Declares the BLOCK or the rest of the compilation unit as being in the given namespace. The scope of the package declaration is either the supplied code BLOCK or, in the absence of a BLOCK, from the declaration itself through the end of current scope (the enclosing block, file, or
eval). That is, the forms without a BLOCK are operative through the end of the current scope, just like the
our operators. All unqualified dynamic identifiers in this scope will be in the given namespace, except where overridden by another
package declaration or when they're one of the special identifiers that qualify into
ENV, and the punctuation variables.
A package statement affects dynamic variables only, including those you've used
local on, but not lexically-scoped variables, which are created with
our. Typically it would be the first declaration in a file included by
use. You can switch into a package in more than one place, since this only determines which default symbol table the compiler uses for the rest of that block. You can refer to identifiers in other packages than the current one by prefixing the identifier with the package name and a double colon, as in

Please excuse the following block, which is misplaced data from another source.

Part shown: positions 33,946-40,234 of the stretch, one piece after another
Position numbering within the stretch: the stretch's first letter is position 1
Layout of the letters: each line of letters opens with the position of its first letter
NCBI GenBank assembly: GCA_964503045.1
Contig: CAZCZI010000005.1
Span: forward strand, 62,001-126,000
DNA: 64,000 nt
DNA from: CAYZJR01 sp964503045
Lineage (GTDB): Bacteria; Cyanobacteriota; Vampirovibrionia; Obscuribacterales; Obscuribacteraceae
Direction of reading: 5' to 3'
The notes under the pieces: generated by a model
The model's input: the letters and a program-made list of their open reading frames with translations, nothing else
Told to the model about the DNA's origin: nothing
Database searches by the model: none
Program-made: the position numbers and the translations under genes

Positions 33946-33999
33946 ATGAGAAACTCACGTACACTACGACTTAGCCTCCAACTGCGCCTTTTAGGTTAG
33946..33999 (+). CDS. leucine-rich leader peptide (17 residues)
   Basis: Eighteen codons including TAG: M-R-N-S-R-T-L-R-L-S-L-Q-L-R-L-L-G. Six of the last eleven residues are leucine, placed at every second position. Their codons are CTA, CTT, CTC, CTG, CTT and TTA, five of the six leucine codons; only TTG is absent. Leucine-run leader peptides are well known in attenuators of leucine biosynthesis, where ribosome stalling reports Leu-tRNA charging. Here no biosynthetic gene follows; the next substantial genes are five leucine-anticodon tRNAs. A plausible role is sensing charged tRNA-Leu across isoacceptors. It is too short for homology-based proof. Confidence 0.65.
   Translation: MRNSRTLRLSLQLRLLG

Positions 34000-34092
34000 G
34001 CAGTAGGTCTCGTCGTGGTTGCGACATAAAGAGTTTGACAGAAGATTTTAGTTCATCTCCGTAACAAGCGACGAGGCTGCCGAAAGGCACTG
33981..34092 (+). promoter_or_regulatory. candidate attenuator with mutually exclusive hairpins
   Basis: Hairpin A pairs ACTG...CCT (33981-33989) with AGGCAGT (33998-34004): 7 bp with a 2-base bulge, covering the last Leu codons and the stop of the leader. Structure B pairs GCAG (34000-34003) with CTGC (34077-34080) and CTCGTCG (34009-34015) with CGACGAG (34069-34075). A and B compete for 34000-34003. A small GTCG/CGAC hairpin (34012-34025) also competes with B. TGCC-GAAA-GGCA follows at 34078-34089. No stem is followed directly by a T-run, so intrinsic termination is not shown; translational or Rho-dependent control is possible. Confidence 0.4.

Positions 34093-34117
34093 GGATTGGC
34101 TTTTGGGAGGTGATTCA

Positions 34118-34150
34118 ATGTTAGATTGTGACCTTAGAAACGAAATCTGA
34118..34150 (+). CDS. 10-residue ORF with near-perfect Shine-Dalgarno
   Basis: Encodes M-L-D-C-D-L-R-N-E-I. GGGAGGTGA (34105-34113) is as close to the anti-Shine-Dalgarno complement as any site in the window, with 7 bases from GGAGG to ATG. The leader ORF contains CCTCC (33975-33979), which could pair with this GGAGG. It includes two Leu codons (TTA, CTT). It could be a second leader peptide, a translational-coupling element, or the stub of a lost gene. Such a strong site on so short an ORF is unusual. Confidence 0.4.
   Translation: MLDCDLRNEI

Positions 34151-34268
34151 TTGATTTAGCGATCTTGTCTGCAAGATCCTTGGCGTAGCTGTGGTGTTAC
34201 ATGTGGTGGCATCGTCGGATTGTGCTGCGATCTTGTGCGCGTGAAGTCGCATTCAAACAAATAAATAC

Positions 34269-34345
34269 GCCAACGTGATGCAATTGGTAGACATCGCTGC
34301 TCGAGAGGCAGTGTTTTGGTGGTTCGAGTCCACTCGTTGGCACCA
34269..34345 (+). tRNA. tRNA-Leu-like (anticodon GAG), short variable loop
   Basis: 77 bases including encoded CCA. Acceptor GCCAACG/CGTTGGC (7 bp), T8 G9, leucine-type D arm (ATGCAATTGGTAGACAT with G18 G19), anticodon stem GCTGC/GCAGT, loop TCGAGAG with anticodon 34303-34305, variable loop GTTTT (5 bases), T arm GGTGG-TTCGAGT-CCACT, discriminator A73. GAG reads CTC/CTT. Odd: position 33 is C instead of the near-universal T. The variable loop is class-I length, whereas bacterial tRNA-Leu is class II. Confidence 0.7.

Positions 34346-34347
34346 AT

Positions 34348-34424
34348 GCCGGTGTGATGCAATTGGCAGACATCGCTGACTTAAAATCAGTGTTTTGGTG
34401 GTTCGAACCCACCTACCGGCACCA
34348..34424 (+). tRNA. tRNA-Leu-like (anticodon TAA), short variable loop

ThatPack::INPUT_HANDLE. If package name is omitted, the
main package as assumed. That is,
$::sail is equivalent to
$main::sail (as well as to
$main'sail, still seen in ancient code, mostly from Perl 4).
If VERSION is provided,
package sets the
$VERSION variable in the given namespace to a version object with the VERSION provided. VERSION must be a "strict" style version number as defined by the version module: a positive decimal number (integer or decimal-fraction) without exponentiation or else a dotted-decimal v-string with a leading 'v' character and at least three components. You should set
$VERSION only once per package.
See "Packages" in perlmod for more information about packages, modules, and classes. See perlsub for other scoping issues.